At his studio in Santa Monica — an elegantly designed mélange of deep oaks and dark reds –composer Hans Zimmer — recounts the story of how longtime collaborator Christopher Nolan first pitched him the idea for “Interstellar.” “We try to make life interesting for each other,” he said, “it’s part of our friendship. I ran into Chris somewhere … and he said to me, ‘if he were to write one page of something and not tell me what the grand subject was, would I give him one day and write whatever came to me from this one page?’ Sounds like a good adventure. Of course I said ‘yes.’”
He continues, “I opened the letter on a Sunday, and there was this beautiful, type-written piece of paper – quite thick paper, so I knew…it was strictly for me – and in it was this fable…a personal letter to me…about a parent and their child – thinly disguised as well, him knowing my son Jake – about a father and his scientist son. Little did I know he was going to turn it into a daughter,” he chuckles.
“I sat down and wrote this very personal piece really about my own son, phoned Chris up at about 9:30 at night and said, ‘I’ve done it, should I send it over?’ He said, ‘can I come down?’ The only time I really reveal myself – I feel exposed and fragile – is if I were to play you a piece of music for the first time. The greater the trust I have of the director, the more intimate and personal the piece is going to be. So I had this really fragile piece I was going to play to Chris, and I get to the end and sort of sheepishly go, ‘what do you think? Is it alright?’ And he pauses and goes, ‘suppose I’d better make the movie now.’ And I say, ‘well what is the movie?’”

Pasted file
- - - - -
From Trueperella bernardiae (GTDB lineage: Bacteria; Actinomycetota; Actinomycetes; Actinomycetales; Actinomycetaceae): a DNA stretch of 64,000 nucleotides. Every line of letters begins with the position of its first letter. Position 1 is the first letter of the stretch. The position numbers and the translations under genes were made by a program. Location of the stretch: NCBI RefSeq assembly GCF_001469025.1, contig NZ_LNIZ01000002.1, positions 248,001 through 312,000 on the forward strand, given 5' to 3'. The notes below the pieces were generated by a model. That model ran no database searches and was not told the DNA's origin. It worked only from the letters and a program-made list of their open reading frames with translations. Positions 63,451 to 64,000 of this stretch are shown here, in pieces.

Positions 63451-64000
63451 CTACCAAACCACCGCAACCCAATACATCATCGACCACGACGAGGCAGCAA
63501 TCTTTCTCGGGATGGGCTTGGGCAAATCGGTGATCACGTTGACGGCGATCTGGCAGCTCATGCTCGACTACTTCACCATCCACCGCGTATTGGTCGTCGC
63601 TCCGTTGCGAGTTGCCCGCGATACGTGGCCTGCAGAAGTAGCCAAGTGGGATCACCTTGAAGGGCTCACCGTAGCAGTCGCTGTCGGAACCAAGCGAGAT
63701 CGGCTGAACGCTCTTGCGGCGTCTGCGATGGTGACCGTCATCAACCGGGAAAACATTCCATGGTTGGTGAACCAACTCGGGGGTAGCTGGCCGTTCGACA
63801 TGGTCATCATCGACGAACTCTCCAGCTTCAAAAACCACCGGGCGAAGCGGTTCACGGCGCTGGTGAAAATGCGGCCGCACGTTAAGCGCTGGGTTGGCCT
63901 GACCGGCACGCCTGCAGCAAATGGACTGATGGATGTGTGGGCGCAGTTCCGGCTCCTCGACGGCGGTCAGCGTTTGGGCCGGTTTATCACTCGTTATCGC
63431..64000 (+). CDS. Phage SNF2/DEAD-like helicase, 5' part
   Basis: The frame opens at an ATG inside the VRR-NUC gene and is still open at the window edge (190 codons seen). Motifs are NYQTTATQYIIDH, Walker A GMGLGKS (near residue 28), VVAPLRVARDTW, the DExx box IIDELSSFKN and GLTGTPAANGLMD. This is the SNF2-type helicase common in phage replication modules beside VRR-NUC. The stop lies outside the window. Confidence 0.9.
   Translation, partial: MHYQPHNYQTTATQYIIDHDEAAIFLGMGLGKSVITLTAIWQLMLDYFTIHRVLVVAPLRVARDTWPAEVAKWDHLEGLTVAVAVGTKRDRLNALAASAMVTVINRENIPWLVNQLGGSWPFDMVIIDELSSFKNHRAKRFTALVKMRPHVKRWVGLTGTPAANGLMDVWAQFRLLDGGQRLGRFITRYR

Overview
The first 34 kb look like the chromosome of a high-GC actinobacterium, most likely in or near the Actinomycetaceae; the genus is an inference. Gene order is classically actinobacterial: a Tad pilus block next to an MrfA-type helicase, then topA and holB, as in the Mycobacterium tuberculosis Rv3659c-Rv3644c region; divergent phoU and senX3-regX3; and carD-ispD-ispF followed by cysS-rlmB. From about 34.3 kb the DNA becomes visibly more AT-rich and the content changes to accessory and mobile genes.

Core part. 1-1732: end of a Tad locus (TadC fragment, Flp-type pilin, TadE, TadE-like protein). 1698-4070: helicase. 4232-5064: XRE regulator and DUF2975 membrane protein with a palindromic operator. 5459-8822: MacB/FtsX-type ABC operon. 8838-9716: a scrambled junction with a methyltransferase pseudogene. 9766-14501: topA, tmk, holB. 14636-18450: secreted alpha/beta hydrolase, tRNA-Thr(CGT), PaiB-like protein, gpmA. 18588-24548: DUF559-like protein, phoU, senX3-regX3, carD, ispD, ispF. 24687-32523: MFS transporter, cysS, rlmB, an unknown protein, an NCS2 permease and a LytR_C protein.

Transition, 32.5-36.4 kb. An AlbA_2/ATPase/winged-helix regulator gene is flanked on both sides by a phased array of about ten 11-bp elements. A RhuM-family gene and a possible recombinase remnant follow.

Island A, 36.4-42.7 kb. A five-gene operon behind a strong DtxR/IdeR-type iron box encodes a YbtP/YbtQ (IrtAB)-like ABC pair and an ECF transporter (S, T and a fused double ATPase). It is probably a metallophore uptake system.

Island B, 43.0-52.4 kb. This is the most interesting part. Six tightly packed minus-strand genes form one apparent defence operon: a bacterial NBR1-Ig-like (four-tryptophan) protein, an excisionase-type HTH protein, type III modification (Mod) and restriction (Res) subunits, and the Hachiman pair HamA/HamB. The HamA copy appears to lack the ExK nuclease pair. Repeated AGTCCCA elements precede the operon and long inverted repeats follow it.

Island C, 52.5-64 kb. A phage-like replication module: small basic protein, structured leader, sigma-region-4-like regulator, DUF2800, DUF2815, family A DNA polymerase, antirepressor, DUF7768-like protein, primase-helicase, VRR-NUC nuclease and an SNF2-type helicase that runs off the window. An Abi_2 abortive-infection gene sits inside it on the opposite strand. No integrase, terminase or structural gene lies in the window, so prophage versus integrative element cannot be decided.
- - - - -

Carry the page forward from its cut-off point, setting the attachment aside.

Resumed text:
The film encompasses both the epic vastness of space and the tender intimacy of the human heart in its story of a man (Matthew McConaughey) tasked with saving the human race while trying to make it back home to his daughter (Jessica Chastain).
For Zimmer and Nolan, it presented an opportunity to try something totally different from their previous collaborations on the “Dark Knight” trilogy. “I don’t think people really realize it was 10 years of our lives: that’s a large chunk of life, where we had sort of forged this tone, this musical vocabulary, and it was dark, and it was constantly looking inwards, and I remember Chris saying, ‘on this one, let’s look outwards!’”
Zimmer won an Oscar for his work on “The Lion King” (1994), and reaped his 10th nomination for “Interstellar.” He’s currently ranked in third by our experts and has odds of 16/1 to win a Best Score bookend. After watching the full interview, make your own predictions in this race using our easy drag-and-drop menu below and compete to win our contest prize of $1,000.